Wang Chun. Muay Thai. Jiu-Jitsu. It sounds like I’m ordering a feast from the local MSG-laden Asian fusion restaurant down the street. With all the unfamiliar sounds and words, is it any wonder Aikido sounds like something served over rice?
Where do you even begin to understand the difference between the various martial arts? How do you choose what’s best for you? Not all of us can be an 8th degree Black Belt Grand Master and the creator of our own martial arts style, but we can find one that fits our needs. Here are five martial arts you should consider trying.
This Japanese martial art excels in muscle memory, strikes, and kicks. While the physical aspects of karate are rife with power and control, this martial art also focuses on discipline and persistence. In karate, each student is driven not to compare themselves to others’ progress, but to strive for their personal best—excellent mental and physical training for our lives.
Brazilian Jiu-Jitsu (BJJ)
Focusing on takedowns, ground control, and submissions, BJJ is the smaller fighter’s dream. The entire system was designed to control and subdue stronger, larger fighters by utilizing proper weight distribution and leverage. This sport is the perfect combination of practical use and goal-attainment for those that thrive on friendly competition.
The Israeli art is more of a self-defense method than a traditional martial art. Originally designed to help people of any age, gender, and ability to survive a street fight, Krav Maga specializes in simultaneous attack and defense. It is frequently customized to students’ needs—from military forces to wheelchair-bound citizens—and helps build self-confidence and strength.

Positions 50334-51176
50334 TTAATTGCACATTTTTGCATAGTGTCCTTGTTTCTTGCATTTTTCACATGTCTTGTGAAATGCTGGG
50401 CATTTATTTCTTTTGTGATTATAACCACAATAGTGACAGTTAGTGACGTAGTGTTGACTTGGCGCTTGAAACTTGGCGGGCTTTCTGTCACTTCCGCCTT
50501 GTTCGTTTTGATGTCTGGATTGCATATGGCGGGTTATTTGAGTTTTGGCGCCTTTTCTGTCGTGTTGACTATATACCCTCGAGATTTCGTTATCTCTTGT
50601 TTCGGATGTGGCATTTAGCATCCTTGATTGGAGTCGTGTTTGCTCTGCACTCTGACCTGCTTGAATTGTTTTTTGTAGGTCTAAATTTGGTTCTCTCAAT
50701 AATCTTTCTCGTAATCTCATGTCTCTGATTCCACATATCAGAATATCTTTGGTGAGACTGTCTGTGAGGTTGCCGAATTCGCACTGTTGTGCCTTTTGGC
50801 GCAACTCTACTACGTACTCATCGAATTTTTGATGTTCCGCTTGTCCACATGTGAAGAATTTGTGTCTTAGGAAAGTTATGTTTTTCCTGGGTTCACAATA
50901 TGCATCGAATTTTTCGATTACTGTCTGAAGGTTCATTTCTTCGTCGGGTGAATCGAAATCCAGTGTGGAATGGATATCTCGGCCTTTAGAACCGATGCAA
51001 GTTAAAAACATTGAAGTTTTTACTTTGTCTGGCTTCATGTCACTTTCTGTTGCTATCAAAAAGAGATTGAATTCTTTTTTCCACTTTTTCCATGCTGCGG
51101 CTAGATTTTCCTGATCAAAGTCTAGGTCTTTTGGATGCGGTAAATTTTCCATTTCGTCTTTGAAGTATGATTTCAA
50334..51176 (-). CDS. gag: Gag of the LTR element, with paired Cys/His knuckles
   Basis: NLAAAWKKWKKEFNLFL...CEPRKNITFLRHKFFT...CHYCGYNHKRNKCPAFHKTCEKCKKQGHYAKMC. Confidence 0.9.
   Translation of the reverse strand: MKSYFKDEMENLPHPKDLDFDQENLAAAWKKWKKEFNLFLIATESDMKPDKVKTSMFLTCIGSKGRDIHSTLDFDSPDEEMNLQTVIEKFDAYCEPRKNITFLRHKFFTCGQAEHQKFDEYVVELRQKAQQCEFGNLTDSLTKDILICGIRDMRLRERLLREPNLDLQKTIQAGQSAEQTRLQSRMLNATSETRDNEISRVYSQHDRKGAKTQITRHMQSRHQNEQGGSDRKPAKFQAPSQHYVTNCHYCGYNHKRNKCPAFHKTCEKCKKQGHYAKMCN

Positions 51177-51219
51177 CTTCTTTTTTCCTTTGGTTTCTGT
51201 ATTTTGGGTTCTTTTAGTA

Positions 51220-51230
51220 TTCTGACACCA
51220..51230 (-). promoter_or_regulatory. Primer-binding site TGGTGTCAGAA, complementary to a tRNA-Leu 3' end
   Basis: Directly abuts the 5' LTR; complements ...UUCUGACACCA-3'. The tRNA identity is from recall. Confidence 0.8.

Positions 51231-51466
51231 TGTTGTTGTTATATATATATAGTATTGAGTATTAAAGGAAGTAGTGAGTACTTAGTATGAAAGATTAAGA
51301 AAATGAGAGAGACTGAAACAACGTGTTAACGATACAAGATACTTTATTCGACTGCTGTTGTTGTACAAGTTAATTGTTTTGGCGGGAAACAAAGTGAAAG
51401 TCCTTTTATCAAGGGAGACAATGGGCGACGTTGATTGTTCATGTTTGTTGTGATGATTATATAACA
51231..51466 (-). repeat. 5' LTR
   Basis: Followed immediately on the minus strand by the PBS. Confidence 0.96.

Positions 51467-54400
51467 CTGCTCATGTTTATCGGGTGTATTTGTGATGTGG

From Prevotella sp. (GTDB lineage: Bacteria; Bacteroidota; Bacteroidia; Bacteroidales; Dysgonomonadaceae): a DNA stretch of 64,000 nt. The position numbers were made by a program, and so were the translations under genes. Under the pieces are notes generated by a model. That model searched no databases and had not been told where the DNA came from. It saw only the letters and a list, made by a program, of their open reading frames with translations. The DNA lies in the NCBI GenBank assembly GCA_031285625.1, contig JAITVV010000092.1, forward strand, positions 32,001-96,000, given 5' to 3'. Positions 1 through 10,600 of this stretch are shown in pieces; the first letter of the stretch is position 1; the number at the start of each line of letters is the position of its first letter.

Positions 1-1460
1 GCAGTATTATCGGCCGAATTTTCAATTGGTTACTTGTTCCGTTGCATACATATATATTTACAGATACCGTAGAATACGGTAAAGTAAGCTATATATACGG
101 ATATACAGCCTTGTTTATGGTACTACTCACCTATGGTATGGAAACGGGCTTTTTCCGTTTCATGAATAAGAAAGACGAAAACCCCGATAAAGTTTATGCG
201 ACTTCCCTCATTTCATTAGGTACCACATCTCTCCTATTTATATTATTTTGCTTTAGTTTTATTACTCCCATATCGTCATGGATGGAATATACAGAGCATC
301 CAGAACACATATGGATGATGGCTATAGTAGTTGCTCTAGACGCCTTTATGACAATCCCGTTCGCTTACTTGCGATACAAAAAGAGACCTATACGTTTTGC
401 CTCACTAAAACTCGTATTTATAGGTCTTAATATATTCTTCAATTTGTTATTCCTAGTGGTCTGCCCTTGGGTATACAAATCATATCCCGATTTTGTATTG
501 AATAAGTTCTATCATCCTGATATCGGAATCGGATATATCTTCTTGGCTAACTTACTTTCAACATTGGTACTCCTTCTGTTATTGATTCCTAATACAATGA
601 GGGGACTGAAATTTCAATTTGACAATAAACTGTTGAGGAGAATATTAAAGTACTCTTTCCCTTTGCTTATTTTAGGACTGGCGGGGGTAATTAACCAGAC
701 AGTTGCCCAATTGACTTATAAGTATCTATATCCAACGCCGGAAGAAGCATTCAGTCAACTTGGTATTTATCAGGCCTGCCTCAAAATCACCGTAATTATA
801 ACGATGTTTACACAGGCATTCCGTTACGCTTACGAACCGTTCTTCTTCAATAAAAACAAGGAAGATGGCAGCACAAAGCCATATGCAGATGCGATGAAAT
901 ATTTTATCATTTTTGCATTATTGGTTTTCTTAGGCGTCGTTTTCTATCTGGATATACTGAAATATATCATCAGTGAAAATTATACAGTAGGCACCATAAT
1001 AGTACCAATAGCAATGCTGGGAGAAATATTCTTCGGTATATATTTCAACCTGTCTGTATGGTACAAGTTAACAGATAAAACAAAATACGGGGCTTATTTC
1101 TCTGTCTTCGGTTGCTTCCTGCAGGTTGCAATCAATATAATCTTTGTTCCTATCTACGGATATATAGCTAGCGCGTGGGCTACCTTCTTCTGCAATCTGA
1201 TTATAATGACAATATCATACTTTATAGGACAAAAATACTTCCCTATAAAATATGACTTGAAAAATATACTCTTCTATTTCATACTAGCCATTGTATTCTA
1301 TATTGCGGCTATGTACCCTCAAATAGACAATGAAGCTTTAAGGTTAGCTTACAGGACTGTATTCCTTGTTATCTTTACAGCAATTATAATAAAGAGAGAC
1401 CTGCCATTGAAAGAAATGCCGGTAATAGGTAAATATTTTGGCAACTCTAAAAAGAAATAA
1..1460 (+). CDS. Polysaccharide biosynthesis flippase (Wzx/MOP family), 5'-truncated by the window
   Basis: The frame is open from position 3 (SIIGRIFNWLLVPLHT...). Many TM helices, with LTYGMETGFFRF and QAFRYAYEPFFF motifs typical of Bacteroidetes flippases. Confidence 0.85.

Two words: Chuck Norris. A total mind-body synchronization, this Korean martial art converges at the apex of speed, agility, and the coordination of your hands and feet. Not only do you train your muscles to react at the drop of a dime, you train your mind to stay calm and coordinate your movements with little effort.
Another Japanese martial art, Aikido takes both the defender and attacker’s wellbeing into consideration. The aim of this practice is to find a peaceful resolution through redirecting an attacker’s energy and using it against them with very little effort from you. Don’t let the videos fool you—as easy as it looks, it takes time to master the techniques, but it’s more than worth the practice.
In the end, each martial art and self-defense system has its advantages and drawbacks. All of them can be adapted to the situation, though many focus on particular obstacles to overcome (size, strength, disability, etc.). If you’re still not sure, search for local dojos and facilities that offer free trial classes and give them a whirl. I guarantee, one will stand out above the rest.